monly, individuals acquire both technical and foundation skills by completing an associate's degree at a community or technical college. The majority of Category 1 workers complete at least a bachelor' s degree before beginning their IT careers. Other routes include the military, government-funded worker training or “upskilling” programs, targeted programs for special populations, corporate education, and local initiatives (e.g., industry-educational consortia).
Career paths in the IT field can be highly fluid. Individuals can start out as programmers and subsequently become systems analysts or integrators, database developers, or even Web site designers. Some enter IT from seemingly unrelated occupations or professions. Creativity and innovation, two skills often found in people trained in the arts, are highly transferable to software development. Artistic design and spatial abilities can often transfer from architecture or commercial art or drafting to Web page design. Theatre majors can be found leading software development teams. Nevertheless, certain transition paths within IT are highly unlikely because the “before ” work is too different from the “after” work (a point discussed in Section 7.2, “Training IT Workers”).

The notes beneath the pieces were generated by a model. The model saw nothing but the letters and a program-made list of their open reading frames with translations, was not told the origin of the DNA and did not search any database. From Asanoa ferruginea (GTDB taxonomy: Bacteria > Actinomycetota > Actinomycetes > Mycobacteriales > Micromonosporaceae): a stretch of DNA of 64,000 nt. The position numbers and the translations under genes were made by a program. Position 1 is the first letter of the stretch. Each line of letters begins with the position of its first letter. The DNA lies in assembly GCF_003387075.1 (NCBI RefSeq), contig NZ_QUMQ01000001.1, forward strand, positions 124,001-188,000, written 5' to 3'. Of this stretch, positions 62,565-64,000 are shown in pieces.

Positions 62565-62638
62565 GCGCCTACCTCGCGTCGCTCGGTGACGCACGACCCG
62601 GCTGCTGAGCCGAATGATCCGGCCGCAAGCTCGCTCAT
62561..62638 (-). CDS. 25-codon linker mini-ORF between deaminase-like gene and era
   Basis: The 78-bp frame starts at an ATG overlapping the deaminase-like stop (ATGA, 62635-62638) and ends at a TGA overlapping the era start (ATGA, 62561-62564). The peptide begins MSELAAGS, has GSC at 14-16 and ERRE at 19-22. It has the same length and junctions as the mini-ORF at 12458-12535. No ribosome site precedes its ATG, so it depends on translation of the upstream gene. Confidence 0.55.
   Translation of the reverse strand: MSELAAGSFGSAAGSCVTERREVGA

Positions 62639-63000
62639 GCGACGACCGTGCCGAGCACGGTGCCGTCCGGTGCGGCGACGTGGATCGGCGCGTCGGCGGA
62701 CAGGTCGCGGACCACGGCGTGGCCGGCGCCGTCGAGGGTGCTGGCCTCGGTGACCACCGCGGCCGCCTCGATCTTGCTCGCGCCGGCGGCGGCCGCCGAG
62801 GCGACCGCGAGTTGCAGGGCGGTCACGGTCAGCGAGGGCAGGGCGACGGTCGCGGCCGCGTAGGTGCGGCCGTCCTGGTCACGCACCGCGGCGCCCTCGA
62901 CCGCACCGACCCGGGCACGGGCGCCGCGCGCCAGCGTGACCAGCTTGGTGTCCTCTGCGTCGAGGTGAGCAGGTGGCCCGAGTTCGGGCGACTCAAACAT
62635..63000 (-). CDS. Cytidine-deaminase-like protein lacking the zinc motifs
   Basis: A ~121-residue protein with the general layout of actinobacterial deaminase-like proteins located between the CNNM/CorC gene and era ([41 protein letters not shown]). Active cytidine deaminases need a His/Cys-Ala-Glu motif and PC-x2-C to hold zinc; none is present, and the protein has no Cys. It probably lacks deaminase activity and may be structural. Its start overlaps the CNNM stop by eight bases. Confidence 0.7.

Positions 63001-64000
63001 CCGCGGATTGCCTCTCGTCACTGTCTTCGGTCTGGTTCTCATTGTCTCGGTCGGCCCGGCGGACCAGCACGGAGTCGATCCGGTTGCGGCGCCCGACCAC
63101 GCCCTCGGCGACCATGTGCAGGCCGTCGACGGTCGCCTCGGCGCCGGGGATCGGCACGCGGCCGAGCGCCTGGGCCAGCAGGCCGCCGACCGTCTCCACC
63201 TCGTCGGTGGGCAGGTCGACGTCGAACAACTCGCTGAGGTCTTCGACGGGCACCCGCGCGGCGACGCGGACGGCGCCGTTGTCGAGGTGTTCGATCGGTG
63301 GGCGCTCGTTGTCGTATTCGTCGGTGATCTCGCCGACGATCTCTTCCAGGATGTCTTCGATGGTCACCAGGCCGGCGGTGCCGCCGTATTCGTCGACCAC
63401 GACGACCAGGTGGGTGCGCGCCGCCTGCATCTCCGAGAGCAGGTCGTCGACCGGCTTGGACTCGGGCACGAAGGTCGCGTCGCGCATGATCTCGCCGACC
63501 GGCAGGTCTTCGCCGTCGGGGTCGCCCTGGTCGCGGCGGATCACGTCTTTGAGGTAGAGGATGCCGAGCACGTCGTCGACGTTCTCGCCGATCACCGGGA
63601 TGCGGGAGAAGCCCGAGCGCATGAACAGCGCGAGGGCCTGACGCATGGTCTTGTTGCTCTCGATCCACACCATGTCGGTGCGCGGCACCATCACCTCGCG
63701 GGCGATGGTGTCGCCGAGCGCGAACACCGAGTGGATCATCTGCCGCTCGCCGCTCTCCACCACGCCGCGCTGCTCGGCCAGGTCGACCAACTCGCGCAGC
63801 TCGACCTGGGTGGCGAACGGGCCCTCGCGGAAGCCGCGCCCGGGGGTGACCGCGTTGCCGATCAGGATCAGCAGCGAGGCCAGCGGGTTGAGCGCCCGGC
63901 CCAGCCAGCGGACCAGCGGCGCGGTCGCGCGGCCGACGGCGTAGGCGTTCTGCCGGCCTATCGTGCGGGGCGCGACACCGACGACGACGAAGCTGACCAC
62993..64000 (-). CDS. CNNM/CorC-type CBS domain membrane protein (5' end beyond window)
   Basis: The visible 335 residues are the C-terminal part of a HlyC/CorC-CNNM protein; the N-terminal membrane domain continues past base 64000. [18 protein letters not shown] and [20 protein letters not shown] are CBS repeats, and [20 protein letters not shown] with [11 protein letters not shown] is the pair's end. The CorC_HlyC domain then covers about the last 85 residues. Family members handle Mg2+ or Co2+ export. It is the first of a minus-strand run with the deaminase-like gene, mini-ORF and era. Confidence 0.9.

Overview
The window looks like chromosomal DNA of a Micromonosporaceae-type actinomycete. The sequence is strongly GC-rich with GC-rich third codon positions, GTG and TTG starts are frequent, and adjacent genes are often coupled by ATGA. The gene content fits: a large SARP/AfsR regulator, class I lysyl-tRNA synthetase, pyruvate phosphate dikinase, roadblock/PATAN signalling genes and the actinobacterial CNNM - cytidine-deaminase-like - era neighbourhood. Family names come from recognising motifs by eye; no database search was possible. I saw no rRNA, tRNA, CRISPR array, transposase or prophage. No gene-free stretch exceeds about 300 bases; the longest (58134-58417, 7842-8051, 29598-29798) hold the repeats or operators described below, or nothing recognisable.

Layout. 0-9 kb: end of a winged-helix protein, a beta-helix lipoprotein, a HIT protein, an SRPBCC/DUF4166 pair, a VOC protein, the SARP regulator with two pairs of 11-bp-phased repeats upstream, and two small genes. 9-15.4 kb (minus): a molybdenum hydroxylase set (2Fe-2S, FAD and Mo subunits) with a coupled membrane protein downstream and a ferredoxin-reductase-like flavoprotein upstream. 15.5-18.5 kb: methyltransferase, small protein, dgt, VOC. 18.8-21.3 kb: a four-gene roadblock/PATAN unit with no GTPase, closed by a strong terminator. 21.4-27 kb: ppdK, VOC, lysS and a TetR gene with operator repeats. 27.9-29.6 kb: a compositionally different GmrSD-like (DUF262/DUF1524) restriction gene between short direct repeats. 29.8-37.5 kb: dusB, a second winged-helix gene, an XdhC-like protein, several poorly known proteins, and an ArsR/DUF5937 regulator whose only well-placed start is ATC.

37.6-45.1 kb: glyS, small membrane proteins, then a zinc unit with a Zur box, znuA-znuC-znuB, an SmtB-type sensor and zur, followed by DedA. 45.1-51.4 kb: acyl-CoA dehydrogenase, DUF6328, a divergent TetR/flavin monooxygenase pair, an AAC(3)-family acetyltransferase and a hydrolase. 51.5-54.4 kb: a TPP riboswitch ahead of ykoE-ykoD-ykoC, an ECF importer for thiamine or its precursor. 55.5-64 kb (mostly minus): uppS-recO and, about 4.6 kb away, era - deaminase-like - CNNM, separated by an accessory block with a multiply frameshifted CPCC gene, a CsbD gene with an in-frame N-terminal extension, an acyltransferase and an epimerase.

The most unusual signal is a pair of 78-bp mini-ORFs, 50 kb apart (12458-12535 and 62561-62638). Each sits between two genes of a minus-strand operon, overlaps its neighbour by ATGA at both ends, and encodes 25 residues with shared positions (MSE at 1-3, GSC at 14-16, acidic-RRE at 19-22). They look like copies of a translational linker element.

As noted in Chapter 3, large increases in demand are forecast for Category 1 IT workers, who generally require high levels of formal education. It is axiomatic that preparation for such occupations involves adequate education, the first step of which is K-12 education that prepares students for college-level study of computer science, electrical engineering, and other IT-related fields. In addition to providing specific preparation for college-level study, the process of studying science and mathematics may help young people to develop foundational or core IT skills and abilities (discussed in Chapter 2) that they can take directly into certain Category 2 jobs or build upon in the course of additional study of IT-related topics.
In the discussion below, the committee focuses on secondary mathematics and science education, rather than primary or middle school education. The reason is that it appears to be at this level that the “average ” mathematics and science education in the United States is particularly weak (Box 7.1), although reform efforts have been under way at every level for at least a decade.2
For example, in 1989 the National Council of Teachers of Mathematics published the first mathematics standards, Curriculum and Evaluation Standards for School Mathematics (Reston, Va.: NCTM), and the National Research Council released Everybody Counts: A Report to the Nation on the Future of Mathematics Education (Washington, D.C.: National Academy Press). In response to a request from the National Science Teachers Association, the National Research Council convened a committee of experts, leading to the publication in 1996 of National Science Education Standards (Washington, D.C.: National Academy Press).